Australian universities are dying, and no one is coming to save them, complains Jenna Price.
    Economist Stephen Hamilton tells us why he loves Josh Frydenberg’s budget in all its big-spending glory.
    John Quiggin declares that we need an entirely new approach to fiscal policy.
    Paul Bongiorno reckons playing cat and mouse on tax serves the nation poorly.
    Michael Pascoe writes, “No, Virginia, the trillion-dollar debt isn’t free”.
    Peter van Onselen says, “In the wake of the pandemic – which globally is still charging on – we no longer even pretend that getting the budget under control is a priority. Far from it in fact. Despite revenue already exceeding pre-pandemic levels in the budget, spending has and will continue to balloon such that even the pretence of paying back debt won’t start anytime this decade.”
    Phil Coorey reports that Morrison has said plans by the Victorian government to increase property taxes by $2.5 billion to help pay down debt will harm confidence in the already badly shaken state and should serve as a warning against voting for federal Labor.
    The AFR’s editorial wonders, “Is the internal contest of ideas inside a more tribalised Liberal Party no longer about Wet versus Dry economics, and really about culture war social issues?”
    Australia is unlikely to ever go back to pre-GFC interest rates. We can’t afford to, says Greg Jericho.
    The budget is a sugar hit from a prime minister who thinks that microeconomic reforms to pay for it are vanity projects, writes Craig Emerson who points out that Australians have more debt per person than with Whitlam or Rudd – and not for a lot.
    Mike Foley describes how Australia’s new agricultural climate policy is set to deliver a world-first scheme within the next year where farmers can earn and trade credits for environmental gains as well as for carbon offsets, according to an architect of the scheme.
    Our politicians are right: we can’t control the virus, but we can control how Australia prepares for a world in which we learn to live with it says the SMH editorial which urges for governments to start planning for it now.
    The second year of the pandemic is even more deadly. Australians in India are being abandoned, laments John Dwyer.
    Queensland researchers, working alongside a US team of scientists, have developed an antiviral treatment that cut the COVID-19 viral load in infected mice by 99.9 per cent.
    Worryingly, Josh Butler reports that COVID has “supercharged” Australian anti-vaxxer and conspiracy theory communities online, digital experts warn, with fears a 300 per cent explosion in membership of such Facebook groups could derail the vaccine rollout. Bloody Facebook!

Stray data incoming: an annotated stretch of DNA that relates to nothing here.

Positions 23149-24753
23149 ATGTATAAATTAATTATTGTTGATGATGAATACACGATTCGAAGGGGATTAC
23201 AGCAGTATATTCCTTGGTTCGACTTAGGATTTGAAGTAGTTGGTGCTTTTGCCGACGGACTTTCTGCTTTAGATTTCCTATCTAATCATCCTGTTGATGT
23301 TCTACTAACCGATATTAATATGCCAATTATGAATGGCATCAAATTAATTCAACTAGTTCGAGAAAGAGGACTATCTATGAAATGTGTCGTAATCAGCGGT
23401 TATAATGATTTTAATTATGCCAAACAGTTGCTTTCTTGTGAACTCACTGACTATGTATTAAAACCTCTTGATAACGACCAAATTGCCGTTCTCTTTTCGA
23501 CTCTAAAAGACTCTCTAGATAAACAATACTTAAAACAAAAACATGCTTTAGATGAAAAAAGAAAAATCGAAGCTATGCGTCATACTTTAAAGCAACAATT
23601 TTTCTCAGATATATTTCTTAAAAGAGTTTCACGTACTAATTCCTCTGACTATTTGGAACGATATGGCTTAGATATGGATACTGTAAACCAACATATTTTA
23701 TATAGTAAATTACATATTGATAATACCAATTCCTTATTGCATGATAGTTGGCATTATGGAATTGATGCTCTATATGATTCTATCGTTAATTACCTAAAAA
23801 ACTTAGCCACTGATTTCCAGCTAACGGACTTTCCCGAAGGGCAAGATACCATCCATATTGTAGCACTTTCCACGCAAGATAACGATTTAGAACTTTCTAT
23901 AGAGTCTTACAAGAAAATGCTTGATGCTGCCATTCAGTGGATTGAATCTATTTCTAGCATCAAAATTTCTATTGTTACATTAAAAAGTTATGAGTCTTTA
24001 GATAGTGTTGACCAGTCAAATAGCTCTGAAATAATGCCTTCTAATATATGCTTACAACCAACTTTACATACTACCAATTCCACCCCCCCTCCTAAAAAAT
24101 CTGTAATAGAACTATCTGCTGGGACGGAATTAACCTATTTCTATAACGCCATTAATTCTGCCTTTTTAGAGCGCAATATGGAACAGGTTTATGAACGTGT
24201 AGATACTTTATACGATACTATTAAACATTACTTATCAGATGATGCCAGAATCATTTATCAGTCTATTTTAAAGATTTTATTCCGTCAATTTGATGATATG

While Australia has excelled at keeping the virus at bay, it seems to be falling behind the rest of the world in its understanding of what the vaccines can do., writes Matthew Knott who says Australia needs to sop downplaying the vaccines.
    Former NSW magistrate Greg Hepburn discusses the question, “Why should Jarryd Hayne’s crime against a woman get a lesser sentence than Cody Ward’s drug offences?”
    Matthew Elmas writes that motorists could end up paying more money for petrol under a new government plan to pay oil companies up to $2.3 billion to bolster Australia’s fuel security.
    China hasn’t been able to hurt the Australian producers of the two big commodities that really matter. If this is a trade war, Australia is winning its first phase quite handsomely, says Stephen Bartholomeusz.
    Stephen Duckett tells us that, hidden in the 2021-22 Budget papers was an announcement that the government had squibbed an opportunity to reduce private health insurance premiums by ending a protection racket involving private device manufacturers and importers, and private hospitals.
    John Kehoe reports that the government will shake up its reverse mortgage product so more retirees can fund their post-work lifestyles while remaining in their home.
    The nation’s medicines regulator is looking at a plan to give Australians more freedom to access contraceptive pills via their pharmacists without a doctor’s prescription. The Therapeutic Goods Administration is asking for public feedback by next week on two applications to reclassify the active ingredients in a range of commonly prescribed contraceptives, writes Emma Koehn.
    Peter Dutton has insulated his ministerial office from interference by Defence, accepting only the bare minimum of departmental staff as he prepares to shake up his $44bn portfolio. The Australian has learned the Defence Minister has allowed just two departmental liaison officers and a uniformed aide-de-camp to work on his staff, in stark contrast to his predecessor Linda Reynolds whose office was stacked with Defence bureaucrats.
    A “colossal waste” and a “theme park” are some of the words used to describe the Australian War Memorial’s controversial redevelopment project in a stack of new submissions recently made public, reports Sarah Basford-Canales.
    Doug Dingwall tells us how federal agencies are spending tens of millions of dollars and employing hundreds of labour hire workers as staffing caps imposed by the government stop them from hiring more public servants, new figures show. Fixation with headcounts is such a damaging thing.
    Lawyers for Christian Porter have accused the ABC of dragging its feet to avoid a trial date in the former attorney general’s high-stakes defamation case against the national broadcaster, reports Michael McGowan.
    Last Thursday, the New Liberals filed an application with the Australian Electoral Commission, seeking de-registration of the Liberal Party of Australia, writes Victor Kline who says The Liberal Party is far from liberal.,15093
    The Biden administration will soon begin sending COVID-19 vaccines approved for use in the United States to other needy countries, starting with 20 million doses next month.
    Taiwan, Singapore and South Korea all flattened the curve with contact-tracing and quarantine. Now, their sluggish vaccination programs are being questioned, explain Eryk Bagshaw and Chris Barrett. A lesson there perhaps?
    Harriett Alaxander writes that the National Resources Commission has warned that the management of Sydney’s water supply is flawed and may compromise economic growth.
    The Royal Commission’s first report elegantly articulated the problems that needed to be fixed. The Royal Commission’s final report was full of inconsistencies but had something for everybody. The ‘winners and losers’ have now been revealed in the government response and 2021 budget – and surprisingly, they are not who the government would like you to think they are, explain Anita Westera and Kathy Eagar.